For years I wanted to cut my hair short. Not because I identify as queer but because I love short hair. I think short hair is beautiful. I think short curly hair is beautiful and that is the look I wanted.
My brother hates short hair on women. He believes an attractive woman has long straight hair and that this is somehow the ideal. The last time I was home in March I told him I was thinking of cutting my hair short and we talked about how if I stayed in GA for the summer then I wasn’t allowed to cut my hair. This was our deal, for all that it was worth, though I didn’t plan on sticking to this agreement. I didn’t take it too seriously.
Yesterday I cut my hair to my chin, nothing radical, but a good six inches of hair was hacked off and lay in clumps on the floor of Great Clips. And I knew that no matter how much I loved this new style I did not want my brother to see. He would not approve and I would be less-than in his eyes.
But when I Skyped my mother, she of course called my brother over to see my hair cut. He told me flat out: “Your hair is too short.” He asked me: “Why???” Why would I ever do something with my body that he thinks makes me less attractive to men? I wonder.
It didn’t matter that my room mate told me my hair looked adorable, or that my mother told me I looked beautiful. My brother felt he had the right to command my body and my decisions.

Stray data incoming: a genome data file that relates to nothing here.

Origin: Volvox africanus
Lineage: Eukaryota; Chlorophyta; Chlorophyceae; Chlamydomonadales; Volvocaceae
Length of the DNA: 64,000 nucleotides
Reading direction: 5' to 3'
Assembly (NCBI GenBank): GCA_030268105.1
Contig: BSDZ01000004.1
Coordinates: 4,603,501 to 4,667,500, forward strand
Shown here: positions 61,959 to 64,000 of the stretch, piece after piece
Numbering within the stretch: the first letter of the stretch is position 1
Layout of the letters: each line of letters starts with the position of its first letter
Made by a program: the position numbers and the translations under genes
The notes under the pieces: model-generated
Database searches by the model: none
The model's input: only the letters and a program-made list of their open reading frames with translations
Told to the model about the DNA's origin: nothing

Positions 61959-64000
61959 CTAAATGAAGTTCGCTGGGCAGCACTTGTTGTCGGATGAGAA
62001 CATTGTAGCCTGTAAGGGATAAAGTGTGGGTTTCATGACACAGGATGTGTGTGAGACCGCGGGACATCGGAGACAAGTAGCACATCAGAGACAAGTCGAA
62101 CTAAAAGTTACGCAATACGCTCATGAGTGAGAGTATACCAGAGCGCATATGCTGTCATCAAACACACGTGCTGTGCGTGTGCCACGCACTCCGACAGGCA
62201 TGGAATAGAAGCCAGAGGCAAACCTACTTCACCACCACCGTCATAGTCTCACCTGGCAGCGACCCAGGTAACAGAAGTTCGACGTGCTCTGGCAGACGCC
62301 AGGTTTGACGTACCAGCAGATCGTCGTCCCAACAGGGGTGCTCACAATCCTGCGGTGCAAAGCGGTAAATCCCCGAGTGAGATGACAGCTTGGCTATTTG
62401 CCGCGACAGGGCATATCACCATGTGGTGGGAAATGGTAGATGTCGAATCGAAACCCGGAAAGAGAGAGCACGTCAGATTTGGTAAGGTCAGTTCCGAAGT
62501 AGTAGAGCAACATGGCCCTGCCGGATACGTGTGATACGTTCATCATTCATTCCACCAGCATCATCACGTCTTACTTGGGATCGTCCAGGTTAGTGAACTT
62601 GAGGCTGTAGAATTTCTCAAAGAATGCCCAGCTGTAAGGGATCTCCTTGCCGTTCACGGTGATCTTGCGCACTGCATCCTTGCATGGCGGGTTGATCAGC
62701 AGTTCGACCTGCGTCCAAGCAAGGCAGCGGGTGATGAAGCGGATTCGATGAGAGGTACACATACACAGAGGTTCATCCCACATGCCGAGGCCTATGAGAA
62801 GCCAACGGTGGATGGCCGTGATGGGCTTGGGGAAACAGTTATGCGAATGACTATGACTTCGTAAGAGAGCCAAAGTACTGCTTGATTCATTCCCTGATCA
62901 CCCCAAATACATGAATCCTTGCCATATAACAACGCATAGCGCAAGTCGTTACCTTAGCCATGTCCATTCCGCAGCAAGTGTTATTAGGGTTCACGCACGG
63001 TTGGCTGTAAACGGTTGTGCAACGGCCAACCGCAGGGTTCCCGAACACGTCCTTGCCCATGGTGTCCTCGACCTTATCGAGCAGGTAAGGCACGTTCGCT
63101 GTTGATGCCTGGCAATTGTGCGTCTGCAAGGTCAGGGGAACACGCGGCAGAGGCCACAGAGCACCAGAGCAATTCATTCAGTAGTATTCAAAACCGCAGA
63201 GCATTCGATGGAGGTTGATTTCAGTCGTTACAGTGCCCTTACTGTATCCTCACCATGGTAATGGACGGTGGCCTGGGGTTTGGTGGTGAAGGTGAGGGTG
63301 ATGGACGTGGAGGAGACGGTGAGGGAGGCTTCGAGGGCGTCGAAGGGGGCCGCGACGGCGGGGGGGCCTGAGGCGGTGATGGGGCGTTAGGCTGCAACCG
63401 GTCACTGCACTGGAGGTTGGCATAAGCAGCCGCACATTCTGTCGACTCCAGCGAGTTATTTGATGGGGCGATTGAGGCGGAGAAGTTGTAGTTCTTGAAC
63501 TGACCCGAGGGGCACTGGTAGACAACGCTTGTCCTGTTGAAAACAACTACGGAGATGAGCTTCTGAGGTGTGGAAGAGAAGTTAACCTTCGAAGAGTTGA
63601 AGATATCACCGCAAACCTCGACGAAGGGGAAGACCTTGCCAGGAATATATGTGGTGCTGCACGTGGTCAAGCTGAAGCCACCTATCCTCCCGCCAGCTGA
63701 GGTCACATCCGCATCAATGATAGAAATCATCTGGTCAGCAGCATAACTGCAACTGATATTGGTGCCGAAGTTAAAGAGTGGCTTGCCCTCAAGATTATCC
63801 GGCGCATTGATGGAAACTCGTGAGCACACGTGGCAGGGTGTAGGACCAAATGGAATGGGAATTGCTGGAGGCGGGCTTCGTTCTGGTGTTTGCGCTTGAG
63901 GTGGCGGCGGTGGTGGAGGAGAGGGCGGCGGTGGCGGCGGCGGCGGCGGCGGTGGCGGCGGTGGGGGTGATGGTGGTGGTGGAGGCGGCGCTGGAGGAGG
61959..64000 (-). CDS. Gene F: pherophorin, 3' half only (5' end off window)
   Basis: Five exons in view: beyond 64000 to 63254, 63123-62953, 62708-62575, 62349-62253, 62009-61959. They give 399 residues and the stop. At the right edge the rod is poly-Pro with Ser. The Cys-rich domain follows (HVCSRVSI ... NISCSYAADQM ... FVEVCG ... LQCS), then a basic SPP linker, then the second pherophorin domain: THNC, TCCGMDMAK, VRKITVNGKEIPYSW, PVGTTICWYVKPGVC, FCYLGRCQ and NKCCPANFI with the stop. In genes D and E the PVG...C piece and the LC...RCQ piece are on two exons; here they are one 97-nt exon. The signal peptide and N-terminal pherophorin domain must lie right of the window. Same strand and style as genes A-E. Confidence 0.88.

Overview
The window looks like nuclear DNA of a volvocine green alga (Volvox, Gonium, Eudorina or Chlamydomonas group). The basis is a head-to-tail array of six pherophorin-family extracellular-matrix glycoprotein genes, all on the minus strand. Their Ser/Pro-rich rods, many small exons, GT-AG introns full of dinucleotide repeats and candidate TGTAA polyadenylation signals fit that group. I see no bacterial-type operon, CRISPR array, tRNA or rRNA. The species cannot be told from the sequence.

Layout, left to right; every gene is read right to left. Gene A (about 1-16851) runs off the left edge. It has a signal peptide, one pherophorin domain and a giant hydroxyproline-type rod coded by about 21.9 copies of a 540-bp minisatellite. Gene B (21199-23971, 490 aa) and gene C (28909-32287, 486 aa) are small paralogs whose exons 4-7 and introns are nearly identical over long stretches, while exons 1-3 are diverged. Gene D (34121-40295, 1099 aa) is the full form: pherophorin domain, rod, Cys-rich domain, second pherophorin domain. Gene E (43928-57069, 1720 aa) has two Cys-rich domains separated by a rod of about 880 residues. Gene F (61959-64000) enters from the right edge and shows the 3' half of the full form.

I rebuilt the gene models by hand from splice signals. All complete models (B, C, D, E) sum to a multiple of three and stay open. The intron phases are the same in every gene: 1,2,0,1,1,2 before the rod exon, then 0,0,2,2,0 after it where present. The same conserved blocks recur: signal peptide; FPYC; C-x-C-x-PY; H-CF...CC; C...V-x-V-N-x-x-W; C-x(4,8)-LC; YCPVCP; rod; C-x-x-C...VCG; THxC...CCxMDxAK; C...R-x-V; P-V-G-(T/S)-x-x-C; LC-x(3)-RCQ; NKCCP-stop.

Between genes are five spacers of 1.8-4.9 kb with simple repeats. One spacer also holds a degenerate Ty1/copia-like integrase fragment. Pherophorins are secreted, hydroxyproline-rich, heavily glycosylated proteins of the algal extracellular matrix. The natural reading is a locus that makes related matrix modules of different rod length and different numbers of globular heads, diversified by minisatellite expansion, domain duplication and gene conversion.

So I told him flat out: “I want to hit you right now. You have no right to say what I can and cannot do with my hair.”
He told me, “But I don’t like it.”
“That doesn’t matter. Your opinion has no bearing.”
“None?” He spoke in a soft voice, confused.
“No, I don’t care what you think.”
Silence. For a few moments neither of us spoke as we had nothing more to say until we said our rote I love you’s and hung up.
I am not going to lie, it felt great to tell my straight, white cissgender brother that his opinion does not matter. It felt great to silence someone who so often has the power to silence others. Maybe I am being petty, but even for something as small as a haircut, I am standing my ground and standing up for my rights as a woman. On a much smaller scale, this is what the war on women comes down to: men believing they know what is right for a woman. And whether it is reproductive rights or as simple as a haircut, no one knows what is best for you, but you.
There is no one standard of beauty. I do not need to adhere to my brother’s ideas of what a woman should be because they revolve around a world of heteronormativity. But even if I were straight, my decisions are my own and no one has the right to demand I change how I wish to present myself.